When we say black lives matter who are we saying it to? Are we saying it to blacks, affirming their belief in their right to live?   Or are we saying it in response to Darren Wilson and other whites who have ignored the value of black life? Perhaps we are saying it to white people in general, in a request of white people to be more active in stopping racism. Furthermore, are we saying that “Black Lives Matter” as an opinion or as an irrefutable truth?  Because years of racism have shown us that the universal rule is that black lives do not matter. No matter how much black people tell themselves and tell white people that they are important, this rule can never be broken.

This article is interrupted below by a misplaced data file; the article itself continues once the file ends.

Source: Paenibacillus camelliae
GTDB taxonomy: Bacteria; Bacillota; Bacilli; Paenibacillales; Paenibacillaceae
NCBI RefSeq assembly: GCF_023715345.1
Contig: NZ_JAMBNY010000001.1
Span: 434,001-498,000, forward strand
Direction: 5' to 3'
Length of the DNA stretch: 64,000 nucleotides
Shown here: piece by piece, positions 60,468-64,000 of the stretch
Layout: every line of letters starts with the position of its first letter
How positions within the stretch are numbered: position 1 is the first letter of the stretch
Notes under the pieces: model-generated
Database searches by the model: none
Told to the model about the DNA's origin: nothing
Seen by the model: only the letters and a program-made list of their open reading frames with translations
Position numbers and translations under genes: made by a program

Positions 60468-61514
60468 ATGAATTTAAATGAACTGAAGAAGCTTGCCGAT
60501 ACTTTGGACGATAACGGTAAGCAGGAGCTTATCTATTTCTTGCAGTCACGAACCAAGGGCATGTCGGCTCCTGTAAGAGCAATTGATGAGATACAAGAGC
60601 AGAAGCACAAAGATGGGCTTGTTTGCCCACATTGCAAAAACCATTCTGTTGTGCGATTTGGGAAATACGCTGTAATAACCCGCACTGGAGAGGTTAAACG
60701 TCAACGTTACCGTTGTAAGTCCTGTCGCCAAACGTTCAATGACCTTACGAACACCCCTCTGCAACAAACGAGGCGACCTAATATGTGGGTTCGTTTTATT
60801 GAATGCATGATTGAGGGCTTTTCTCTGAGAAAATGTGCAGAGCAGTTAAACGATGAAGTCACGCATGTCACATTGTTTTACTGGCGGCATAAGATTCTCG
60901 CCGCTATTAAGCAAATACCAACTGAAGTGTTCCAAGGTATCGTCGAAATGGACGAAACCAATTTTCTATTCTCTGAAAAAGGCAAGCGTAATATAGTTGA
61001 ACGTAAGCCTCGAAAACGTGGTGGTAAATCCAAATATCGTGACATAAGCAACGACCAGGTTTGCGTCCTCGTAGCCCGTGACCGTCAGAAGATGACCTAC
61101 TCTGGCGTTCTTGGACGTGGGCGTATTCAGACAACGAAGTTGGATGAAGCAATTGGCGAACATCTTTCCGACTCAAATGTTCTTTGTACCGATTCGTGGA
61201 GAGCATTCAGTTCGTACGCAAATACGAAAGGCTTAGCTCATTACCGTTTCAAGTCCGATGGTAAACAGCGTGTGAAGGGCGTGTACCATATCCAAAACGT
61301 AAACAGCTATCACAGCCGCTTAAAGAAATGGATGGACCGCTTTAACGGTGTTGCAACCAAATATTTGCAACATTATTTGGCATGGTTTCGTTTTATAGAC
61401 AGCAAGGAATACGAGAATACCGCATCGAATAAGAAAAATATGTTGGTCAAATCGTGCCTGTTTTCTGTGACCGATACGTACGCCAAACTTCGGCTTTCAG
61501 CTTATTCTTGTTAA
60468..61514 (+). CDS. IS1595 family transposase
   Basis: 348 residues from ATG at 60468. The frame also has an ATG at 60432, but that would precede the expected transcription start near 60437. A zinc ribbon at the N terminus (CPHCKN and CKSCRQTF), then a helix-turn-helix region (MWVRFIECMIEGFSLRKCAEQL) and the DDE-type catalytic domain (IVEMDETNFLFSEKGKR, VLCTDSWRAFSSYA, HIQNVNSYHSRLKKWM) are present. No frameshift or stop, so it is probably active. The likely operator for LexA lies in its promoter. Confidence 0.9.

And suddenly, after looking at one hashtag, I am exhausted.  I feel bitterness start to form in my chest as I realize that only black people could be this tired. Only black people have to grapple with this inner conflict while having to show an outward appreciation for the support of white people. Because no matter how problematic “Black Lives Matter” is, this hashtag is all that we have. But this support is not enough. And while these statuses come from people who share the same skin color as our slave masters, our lynchers, our police officers and our past presidents, this is not poetic justice. This will never be enough to heal the wounds that Darren Wilson and years of racism have caused. So in this moment, after my dizzying inner monologue, after reading countless voyeuristic articles written by white authors who never truly get it, and after looking at Facebook statuses pledging white solidarity, I have come to the realization that I hate white people. I hate all allied and non-allied white people, because no matter the amount of statuses they post, they will never be able to understand what it means to be a black person watching black death. No matter how many statuses they post, they cannot disassociate themselves from the fact that regardless of when they came to America, they benefit from white supremacy. A white supremacy that enslaved and murdered my ancestors.  And in the wake of yet another black death, that fact is unforgivable, as it is the only thing that I feel and see.